Against my better judgment, I’ve been watching the news to see how our favorite delusional insurrectionist has been doing in the big house. Of course, I’m referring to Jenna Ryan, who swore up and down last year that she would NOT be going to prison for her part in the January 6th insurrection. She said it was because she had white skin, blonde hair, and a good job. But the judge wasn’t impressed, and off Jenna went to the jug for sixty days. She turned herself in to authorities just before Christmas and did her time. And now she’s out, and apparently hasn’t learned a goddamned thing. She went straight back to Twitter and resumed sharing ridiculous conspiracy theories and insulting people.
Not that I care about that too much. She’s kind of entertaining in her delusions. Obviously, her time at Federal Prison Camp in Bryan, Texas, was wasted. I took a peek at her Twitter feed last night. Today, I see she’s posted a video statement. She clearly has no regrets about what she did. In fact, she says she ate a lot of bologna sandwiches, watched a lot of movies, read the Bible and other books, and only lost about ten pounds. She has reiterated that she was convicted of a misdemeanor charge and isn’t a felon, nor has she lost her right to vote. The judge had to make an example out of her, and now she’s ready for her “beautiful life” to resume.
I see she went to a minimum security facility, which I have heard aren’t too terrible. Prison is never fun, but a minimum security lockup isn’t too bad compared to more secure prisons. I guess, given what she actually did, it was appropriate for her to go to a minimum security prison. She has no shame, though, and is matching ugly comments on Twitter with her own insults.
We’ll see what happens in the coming weeks as Jenna recovers from her brief stint in the federal, minimum security, pokey. She certainly is an interesting person on many different levels.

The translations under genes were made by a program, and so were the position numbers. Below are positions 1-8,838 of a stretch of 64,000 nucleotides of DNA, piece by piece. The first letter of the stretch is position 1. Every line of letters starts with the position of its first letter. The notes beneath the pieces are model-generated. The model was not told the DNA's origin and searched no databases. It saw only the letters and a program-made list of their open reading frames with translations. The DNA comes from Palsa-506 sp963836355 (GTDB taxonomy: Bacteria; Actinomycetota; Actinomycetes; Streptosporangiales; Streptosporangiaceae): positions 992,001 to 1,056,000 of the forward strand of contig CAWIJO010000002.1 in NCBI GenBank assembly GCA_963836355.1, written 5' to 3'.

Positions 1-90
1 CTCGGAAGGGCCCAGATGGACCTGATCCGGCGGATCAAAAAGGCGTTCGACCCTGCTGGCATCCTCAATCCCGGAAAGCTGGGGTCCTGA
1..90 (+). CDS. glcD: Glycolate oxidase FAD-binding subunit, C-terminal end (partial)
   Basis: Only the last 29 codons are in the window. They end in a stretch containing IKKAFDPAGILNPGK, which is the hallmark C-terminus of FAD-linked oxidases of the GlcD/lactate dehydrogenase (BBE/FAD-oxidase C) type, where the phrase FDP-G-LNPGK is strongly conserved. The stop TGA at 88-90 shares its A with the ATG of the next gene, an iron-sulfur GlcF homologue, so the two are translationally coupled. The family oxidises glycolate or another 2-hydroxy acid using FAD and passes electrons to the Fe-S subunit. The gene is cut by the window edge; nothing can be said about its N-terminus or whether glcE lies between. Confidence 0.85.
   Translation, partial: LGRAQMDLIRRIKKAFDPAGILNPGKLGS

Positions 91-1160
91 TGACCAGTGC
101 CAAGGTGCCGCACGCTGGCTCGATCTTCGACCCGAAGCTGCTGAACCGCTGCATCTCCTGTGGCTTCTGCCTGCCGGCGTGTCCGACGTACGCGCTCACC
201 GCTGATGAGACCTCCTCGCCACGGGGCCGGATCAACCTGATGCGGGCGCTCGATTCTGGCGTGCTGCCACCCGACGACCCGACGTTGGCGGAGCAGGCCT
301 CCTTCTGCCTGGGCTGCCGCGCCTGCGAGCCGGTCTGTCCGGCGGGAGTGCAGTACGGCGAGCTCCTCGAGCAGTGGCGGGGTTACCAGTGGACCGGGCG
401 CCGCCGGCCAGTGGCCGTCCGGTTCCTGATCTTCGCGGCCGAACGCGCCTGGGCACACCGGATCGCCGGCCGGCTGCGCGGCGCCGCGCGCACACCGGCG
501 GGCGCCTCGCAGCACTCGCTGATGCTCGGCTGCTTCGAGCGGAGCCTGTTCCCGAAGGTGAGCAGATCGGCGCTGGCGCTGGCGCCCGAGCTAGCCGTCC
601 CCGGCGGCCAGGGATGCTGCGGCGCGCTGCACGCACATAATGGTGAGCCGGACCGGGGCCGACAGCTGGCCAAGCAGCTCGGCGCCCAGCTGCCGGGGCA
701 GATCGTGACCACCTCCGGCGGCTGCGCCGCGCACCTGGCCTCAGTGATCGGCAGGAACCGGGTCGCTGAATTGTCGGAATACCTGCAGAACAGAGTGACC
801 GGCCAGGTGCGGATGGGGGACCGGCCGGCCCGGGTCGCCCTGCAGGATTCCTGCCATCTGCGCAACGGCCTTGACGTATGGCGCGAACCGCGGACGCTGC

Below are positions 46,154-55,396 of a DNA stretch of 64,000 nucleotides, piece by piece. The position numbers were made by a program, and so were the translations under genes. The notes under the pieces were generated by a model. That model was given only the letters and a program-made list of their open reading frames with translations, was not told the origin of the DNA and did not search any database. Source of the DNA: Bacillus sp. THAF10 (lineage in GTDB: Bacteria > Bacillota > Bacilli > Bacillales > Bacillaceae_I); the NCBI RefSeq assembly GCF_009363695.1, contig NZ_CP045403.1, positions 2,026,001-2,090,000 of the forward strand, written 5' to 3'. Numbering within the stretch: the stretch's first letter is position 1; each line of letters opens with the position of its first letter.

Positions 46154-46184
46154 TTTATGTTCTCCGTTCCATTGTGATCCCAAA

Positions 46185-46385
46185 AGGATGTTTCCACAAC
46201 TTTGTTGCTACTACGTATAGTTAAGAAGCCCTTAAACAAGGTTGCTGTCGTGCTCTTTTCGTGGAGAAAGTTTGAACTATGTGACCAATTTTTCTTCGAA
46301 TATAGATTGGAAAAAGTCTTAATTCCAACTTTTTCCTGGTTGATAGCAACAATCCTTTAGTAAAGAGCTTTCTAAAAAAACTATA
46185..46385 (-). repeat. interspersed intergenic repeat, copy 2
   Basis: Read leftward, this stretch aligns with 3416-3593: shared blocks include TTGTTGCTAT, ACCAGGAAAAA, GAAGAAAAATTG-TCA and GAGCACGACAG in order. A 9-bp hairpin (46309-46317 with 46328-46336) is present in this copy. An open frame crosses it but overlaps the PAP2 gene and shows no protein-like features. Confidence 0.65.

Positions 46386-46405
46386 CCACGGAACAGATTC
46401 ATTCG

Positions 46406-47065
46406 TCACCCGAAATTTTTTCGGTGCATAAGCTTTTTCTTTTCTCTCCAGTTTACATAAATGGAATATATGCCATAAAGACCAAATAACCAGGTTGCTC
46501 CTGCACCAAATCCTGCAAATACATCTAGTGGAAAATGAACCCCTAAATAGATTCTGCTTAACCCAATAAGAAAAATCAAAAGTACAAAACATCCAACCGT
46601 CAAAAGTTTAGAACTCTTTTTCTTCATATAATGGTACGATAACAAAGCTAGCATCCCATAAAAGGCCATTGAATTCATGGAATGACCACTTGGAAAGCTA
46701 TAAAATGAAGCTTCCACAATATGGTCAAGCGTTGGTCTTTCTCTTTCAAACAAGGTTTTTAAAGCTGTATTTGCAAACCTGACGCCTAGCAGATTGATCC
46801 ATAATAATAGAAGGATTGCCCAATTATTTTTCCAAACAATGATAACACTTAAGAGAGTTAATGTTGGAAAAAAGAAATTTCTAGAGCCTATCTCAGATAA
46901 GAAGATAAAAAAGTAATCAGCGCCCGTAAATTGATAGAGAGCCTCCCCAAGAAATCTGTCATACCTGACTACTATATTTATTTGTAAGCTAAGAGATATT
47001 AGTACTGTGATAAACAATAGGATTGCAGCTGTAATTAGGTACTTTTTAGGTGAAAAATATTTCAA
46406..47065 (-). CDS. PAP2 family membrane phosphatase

And now on to another topic…
Earlier this morning, I read about one of Georgia’s Republican candidates for governor. The woman I discovered, Kandiss Taylor, is getting dragged on Twitter on account of her ridiculous campaign slogan. According to her Web site, Taylor has a doctoral degree. But she couldn’t come up with a better campaign slogan than this:
She thinks she can save Georgia with religion (Christianity, I presume), guns, and forcing people to birth. Sigh… I almost wish I still lived in Georgia so I could vote for her opponent. At least she’s pretty, right? That will probably account for something to someone.
Wikipedia says Taylor got most of her degrees in Georgia, except for the Ph.D, which she got from Pat Robertson’s very own Regent University in Virginia Beach, Virginia. I know a couple of people who went to Regent University, but since I grew up in the shadow of Pat Robertson’s empire, I am not all that impressed with people who would choose to attend that school. I mean, I’m sure there are really smart people there, and I’m sure some folks choose that school for convenience sake. I used to know a flamboyantly gay man who planned to get a master’s degree from Liberty University, because he could do the work online. Unfortunately, he died before he could put that plan into action. But personally, I would probably have more regard for someone who went to the University of Georgia or Emory University… or a similarly storied school. In any case, I don’t know that Taylor’s slogan is a good ad for the quality of education offered at Regent. But again, she makes a bold and simple statement, which probably really appeals to her base. I’m sure a lot of Georgians would respond to this simple list of her priorities. Yeah. It’s very simple.
But she may very well win. After all, Georgians seem to like Marjorie Taylor Greene, right? It’s not like the state has very high standards when it comes to its elected officials. Taylor is also promising to paint Georgia “Taylor Red”… don’t tell James Taylor that! Personally, I hope the Democrats mop the floor with her. The last thing we need is more guns. I’m sure Jesus would agree. And sorry, but unless Taylor has a feasible plan for supporting the women and babies who will suffer due to her aggressively pro life stance, I don’t wanna hear about how much she loves babies. Babies have needs. So do their parents– especially the people gestating them. I want to hear politicians talk about how they will help the mothers before they champion forcing more babies into existence. But I will admit that Kandiss is pretty in red. It kind of brings to mind The Handmaid’s Tale.
Well, we’ll see. Which reminds me. It might not be a bad idea to get cracking on ordering absentee ballots. Because dammit, I need to vote.
Every once in awhile, I like to repost content from my original blog that means something significant to me, even if my readers aren’t all that interested. After I wrote about Jerry Falwell Jr. yesterday, I was reminded of a religious cult in Virginia that I blogged about in June 2018.I’m going to repost that content today as/is, just so it’s easily available for the future.